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Vince Vaughn: The Salesman’s Actor

Vince Vaughn: The Salesman's Actor

The Internship” might be a thinly veiled 2 hour commercial for Google, but it does contain at least one moment of pure, unvarnished truth. It comes near the climax of the film, after Nick and Billy, two friends and former watch salesmen, have botched their highly coveted internships at The Goog. Pouring his heart out to his buddy after a particularly bad screw-up, Billy says “I’m a salesman, Nick. I sell things.” We’re watching Billy, but we’re really hearing the guy who plays him: Vince Vaughn

Salesmanship is in Vaughn’s blood. In an interview with Interview Magazine, Vaughn’s “Swingers” co-star Jon Favreau asked his buddy why he wanted to star in “The Prime Gig,” a 2000 film in which Vaughn played a telemarketer. His response:

“My dad was a salesman and my mom did a lot of sales too — real estate and stocks and stuff — so it’s a world I grew up in and one I was always fascinated by.

According to People Magazine, it goes deeper than that. Before he became a working actor, Vaughn’s first job was as a telemarketer.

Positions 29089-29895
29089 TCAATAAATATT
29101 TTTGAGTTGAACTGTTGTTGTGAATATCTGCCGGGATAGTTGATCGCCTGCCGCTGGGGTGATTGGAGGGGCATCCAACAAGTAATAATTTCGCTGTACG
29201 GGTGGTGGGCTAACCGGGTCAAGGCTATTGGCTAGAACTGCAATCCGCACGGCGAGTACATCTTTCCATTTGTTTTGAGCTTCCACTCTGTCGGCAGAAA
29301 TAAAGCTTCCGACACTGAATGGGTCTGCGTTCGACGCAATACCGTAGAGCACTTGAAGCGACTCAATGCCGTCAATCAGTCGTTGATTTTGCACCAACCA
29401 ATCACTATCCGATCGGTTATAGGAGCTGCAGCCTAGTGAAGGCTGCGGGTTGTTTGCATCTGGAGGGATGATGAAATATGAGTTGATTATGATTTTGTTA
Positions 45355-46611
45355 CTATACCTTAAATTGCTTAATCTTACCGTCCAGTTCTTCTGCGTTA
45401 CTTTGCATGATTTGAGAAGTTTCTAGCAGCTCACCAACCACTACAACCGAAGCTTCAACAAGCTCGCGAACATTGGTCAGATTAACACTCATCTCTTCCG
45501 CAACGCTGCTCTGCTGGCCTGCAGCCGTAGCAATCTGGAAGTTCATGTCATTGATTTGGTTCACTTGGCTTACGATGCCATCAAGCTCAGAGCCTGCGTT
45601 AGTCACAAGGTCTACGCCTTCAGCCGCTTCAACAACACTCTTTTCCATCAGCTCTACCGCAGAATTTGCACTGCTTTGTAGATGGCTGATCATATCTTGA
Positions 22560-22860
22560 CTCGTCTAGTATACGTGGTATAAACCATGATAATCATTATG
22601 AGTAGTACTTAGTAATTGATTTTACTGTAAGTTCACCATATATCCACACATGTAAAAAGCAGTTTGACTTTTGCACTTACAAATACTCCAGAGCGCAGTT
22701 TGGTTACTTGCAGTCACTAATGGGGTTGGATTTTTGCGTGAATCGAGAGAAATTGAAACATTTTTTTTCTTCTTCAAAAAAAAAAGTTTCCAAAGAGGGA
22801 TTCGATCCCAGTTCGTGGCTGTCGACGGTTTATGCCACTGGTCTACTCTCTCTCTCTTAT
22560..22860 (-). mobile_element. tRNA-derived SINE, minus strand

Even after Vaughn got out of the family business and into acting, he kept in touch with his roots — and slowly brought more of the family business into his acting. “The Internship” may look like some kind of new low point for movies and product placement — and it probably is — but a careful consideration of Vaughn’s movies reveals that in the last decade he’s become more interested in the art of the pitch onscreen, playing one salesman after another and including increasingly unsubtle product placement and endorsements in his scripts. As crass and mercenary as “The Internship” might be, Vaughn fully admits how fascinated he is by the world of sales. Which means “The Internship” may be Vaughn’s most personal cinematic expression to date. Like he says in the movie, he’s a salesman. He sells thing.

Vaughn first rose to stardom in the ’90s indie classic “Swingers,” where his performance as the self-proclaimed ladies man Trent became instantly iconic. After “Swingers,” Vaughn tried his hand at lots of different roles and genres: he made action movies (“The Lost World: Jurassic Park”), serial killer comedies (“Clay Pigeons”), serial killer remakes (“Psycho”), serial killer thrillers (“The Cell”). In 2003, though, Vaughn returned to comedy and hit it big, as “Beanie” Campbell in the back to college comedy “Old School.”

In the film, Luke Wilson’s Mitch breaks up with his girlfriend and moves into a house near Harrison University. His best friend Beanie quickly seizes on Mitch’s new place and transforms it into an unofficial frat house. By night, he throws lavish parties and hazes the new members of their fraternity; by day Beanie runs a successful chain of electronics stores called Speaker City.